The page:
For the 2015 Washington Nationals, history is repeating itself
College Contributor Network
Entering the 2013 MLB season, manager Davey Johnson oozed confidence as the Nats were coming off their first playoff appearance since baseball returned to Washington in 2005. With a good mix of young stars like Bryce Harper and Stephen Strasburg, plus wily veterans Jayson Werth, Ryan Zimmerman and Ian Desmond, Johnson said that the season was a "World Series or Bust" for them. Long story short, they failed to even make the playoffs.
With the way they've been playing all season, the 2015 Washington Nationals are in danger of going down the same path. This past offseason, the Nationals inked ace Max Scherzer to a seven-year, $210 million deal. Bryce Harper jokingly asked, "Where's my ring?" when he found out about the Scherzer signing, implying that the Nationals were now a lock to win the World Series. While many took offense at Harper's light-hearted comment, the club was clearly confident.
Their starting rotation featured Scherzer, Strasburg, Jordan Zimmermann, Gio Gonzalez and Doug Fister, arguably the best rotation in the league. Scherzer started the season off strong, posting great numbers and throwing a no-hitter that was a hit-batter-in-the-ninth-inning away from being a perfect game. As the summer has progressed, Scherzer has returned to earth. His earned run average (ERA) has slowly climbed to 2.44. That's pretty respectable, but it's a far cry from the 1.76 he boasted less than two months ago. Scherzer leads the league in innings pitched (162) and has been the ultimate workhorse, proving his worth through the first year of his long-term deal. Strasburg has looked good when he has not been hurting. He's had to battle injuries his whole career and hasn't been able to stay healthy and help the Nats every five days.
Zimmermann, who has been the club's most consistent starter the past five years, gives his team a chance to win every time he's on the mound. As for Gonzalez, he's been anything but consistent, even though his numbers look good on paper (9-4, 3.50 ERA). The club's fifth starter was Doug Fister, who had an impressive first season with the Nats in 2014 (16-6, 2.41 ERA). 2015 has been a different story. Fister has performed poorly, and with the emergence of rookie pitcher Joe Ross, Fister has been moved to the bullpen.
Speaking of the bullpen, this wouldn't be a DC sports team without a bit of controversy. This time, it was over the recent trade for closer Jonathan Papelbon. The bullpen needed help badly, but closer Drew Storen was one of the bright spots in an otherwise dismal season. However, the 28-year-old has been shaky in his post-season career, which may be why Rizzo decided to pull the trigger on the Papelbon deal. In his three most recent outings as the setup man, Storen has given up 8 runs and taken two losses! In the offseason, the Nats traded away setup man (and former roommate of Storen) Tyler Clippard and haven't been able to find a suitable replacement since. Papelbon has looked good when he has been called upon, but considering the Nats haven't been winning too many games lately, he hasn't had much work to do.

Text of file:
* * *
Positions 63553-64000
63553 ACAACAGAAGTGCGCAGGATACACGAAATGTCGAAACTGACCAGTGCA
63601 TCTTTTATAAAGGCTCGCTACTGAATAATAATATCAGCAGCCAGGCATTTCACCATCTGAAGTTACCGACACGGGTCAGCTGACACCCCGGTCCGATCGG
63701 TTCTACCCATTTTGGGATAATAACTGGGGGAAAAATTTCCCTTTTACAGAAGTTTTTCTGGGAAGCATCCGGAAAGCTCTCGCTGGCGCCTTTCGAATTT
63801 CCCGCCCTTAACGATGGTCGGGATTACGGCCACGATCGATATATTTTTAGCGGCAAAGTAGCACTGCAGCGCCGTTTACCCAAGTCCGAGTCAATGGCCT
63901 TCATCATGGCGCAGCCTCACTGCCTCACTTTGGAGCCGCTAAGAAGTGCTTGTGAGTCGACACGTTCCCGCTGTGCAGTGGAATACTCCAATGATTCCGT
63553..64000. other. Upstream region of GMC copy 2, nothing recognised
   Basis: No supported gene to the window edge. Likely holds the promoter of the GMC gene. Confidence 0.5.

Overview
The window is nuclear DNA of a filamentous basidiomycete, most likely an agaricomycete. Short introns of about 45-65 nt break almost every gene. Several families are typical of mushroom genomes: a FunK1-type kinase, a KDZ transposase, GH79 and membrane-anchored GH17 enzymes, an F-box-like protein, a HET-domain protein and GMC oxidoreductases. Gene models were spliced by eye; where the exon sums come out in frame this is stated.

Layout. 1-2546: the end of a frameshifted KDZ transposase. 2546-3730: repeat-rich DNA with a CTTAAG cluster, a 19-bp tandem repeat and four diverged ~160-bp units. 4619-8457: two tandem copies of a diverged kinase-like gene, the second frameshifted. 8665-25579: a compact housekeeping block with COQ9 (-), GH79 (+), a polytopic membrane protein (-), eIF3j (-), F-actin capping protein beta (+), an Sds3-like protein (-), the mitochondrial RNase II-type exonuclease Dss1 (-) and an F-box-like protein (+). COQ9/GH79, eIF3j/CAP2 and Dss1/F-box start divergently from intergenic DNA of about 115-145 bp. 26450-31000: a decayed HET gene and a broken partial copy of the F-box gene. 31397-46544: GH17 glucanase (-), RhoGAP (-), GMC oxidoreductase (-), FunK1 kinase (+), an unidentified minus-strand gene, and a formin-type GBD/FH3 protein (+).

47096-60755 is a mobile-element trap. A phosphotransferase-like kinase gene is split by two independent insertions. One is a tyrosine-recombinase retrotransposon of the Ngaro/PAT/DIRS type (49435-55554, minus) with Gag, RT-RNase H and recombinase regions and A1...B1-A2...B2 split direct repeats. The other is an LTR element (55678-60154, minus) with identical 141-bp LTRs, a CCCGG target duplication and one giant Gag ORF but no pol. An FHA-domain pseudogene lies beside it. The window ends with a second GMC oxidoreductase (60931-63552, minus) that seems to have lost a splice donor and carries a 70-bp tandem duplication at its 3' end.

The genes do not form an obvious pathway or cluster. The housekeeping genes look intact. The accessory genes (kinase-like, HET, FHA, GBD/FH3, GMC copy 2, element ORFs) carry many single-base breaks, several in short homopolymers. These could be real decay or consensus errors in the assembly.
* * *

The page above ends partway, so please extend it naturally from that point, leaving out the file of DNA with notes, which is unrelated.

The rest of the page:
As for the Nats' bats, they have been quiet all season long, partly due to injuries to key players, including infielders Anthony Rendon and Ryan Zimmerman, and outfielders Jayson Werth and Denard Span. Harper and infielder Yunel Escobar, a player the Nats signed in the offseason, have hit well all season, but many players have regressed offensively since last year, especially shortstop Ian Desmond. Desmond, the only Nats player to be part of the Expos' organization, is in the final year of his contract and likely to change teams this offseason. Many believe the pressure of this contract year has gotten to him, as his numbers all across the board are down from his career averages. To makes matters worse, Desmond's defense has also looked shaky. The fact that he's won the silver slugger award as the best offensive player at his position the past three years shows he still has something left in the tank, and he'll be in for a big payday this offseason despite hitting just .222 and slugging .378 this season.
Right now, the Nats sit in second place behind the New York Mets. Although they don't have time on their side, at least most of the players who have been injured have come back recently. Clearly, this is no time for complacency as every game matters from here on out. Never mind winning the World Series. Just try to make the playoffs. This team is struggling like the 2013 Nationals, and the only difference is that this team isn't getting any younger, and their window for winning it all is getting smaller and smaller.
Adam Curtisis a rising sophomore at American University. Growing up, he played soccer and tennis and is a die-hard D.C. sports fan. Follow him on Twitter: @actennis96